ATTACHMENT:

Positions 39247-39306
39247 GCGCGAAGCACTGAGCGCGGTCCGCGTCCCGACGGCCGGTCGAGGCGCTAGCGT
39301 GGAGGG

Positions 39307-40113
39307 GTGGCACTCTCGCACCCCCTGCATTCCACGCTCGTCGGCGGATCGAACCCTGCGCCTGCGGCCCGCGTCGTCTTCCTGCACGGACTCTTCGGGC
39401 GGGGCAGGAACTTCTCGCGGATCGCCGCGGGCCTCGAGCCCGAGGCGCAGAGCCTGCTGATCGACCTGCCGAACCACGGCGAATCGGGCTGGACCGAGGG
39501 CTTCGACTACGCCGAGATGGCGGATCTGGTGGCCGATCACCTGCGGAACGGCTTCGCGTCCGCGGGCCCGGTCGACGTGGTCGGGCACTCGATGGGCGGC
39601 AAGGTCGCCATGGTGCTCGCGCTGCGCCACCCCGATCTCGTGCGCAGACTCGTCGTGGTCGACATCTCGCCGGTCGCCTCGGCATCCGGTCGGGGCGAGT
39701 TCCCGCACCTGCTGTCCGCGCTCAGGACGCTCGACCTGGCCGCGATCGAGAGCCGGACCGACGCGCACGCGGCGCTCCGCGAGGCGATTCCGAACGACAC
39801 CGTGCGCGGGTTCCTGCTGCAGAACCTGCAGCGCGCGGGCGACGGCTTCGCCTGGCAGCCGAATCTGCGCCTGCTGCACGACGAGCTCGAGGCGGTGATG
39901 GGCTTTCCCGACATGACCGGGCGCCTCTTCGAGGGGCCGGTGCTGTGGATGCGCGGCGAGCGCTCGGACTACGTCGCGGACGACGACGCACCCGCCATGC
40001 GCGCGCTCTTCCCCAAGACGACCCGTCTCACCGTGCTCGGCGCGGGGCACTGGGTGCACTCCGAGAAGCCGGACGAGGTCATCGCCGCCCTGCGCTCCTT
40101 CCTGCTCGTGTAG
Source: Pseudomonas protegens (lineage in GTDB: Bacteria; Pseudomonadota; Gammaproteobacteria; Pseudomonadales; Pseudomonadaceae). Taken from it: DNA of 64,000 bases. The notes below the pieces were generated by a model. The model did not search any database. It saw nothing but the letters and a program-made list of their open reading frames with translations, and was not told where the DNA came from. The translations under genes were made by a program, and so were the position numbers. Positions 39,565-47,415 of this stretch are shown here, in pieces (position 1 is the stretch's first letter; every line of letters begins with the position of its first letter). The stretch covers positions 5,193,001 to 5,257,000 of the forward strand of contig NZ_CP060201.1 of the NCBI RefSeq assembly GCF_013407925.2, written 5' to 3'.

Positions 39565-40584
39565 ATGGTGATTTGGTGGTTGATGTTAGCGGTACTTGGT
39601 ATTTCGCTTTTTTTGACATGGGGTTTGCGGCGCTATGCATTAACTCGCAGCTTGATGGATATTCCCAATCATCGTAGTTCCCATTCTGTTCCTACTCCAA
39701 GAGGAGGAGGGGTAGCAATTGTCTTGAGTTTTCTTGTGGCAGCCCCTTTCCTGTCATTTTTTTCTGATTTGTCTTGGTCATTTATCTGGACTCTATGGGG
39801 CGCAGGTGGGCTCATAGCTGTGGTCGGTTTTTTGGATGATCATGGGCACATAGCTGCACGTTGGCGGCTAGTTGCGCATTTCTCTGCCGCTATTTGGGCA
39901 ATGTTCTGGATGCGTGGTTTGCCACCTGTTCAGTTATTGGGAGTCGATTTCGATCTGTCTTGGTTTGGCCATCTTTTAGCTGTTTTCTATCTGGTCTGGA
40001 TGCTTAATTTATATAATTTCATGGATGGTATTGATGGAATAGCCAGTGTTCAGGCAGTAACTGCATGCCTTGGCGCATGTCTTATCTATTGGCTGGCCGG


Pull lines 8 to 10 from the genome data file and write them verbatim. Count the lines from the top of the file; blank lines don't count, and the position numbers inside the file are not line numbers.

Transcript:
39601 AAGGTCGCCATGGTGCTCGCGCTGCGCCACCCCGATCTCGTGCGCAGACTCGTCGTGGTCGACATCTCGCCGGTCGCCTCGGCATCCGGTCGGGGCGAGT
39701 TCCCGCACCTGCTGTCCGCGCTCAGGACGCTCGACCTGGCCGCGATCGAGAGCCGGACCGACGCGCACGCGGCGCTCCGCGAGGCGATTCCGAACGACAC
39801 CGTGCGCGGGTTCCTGCTGCAGAACCTGCAGCGCGCGGGCGACGGCTTCGCCTGGCAGCCGAATCTGCGCCTGCTGCACGACGAGCTCGAGGCGGTGATG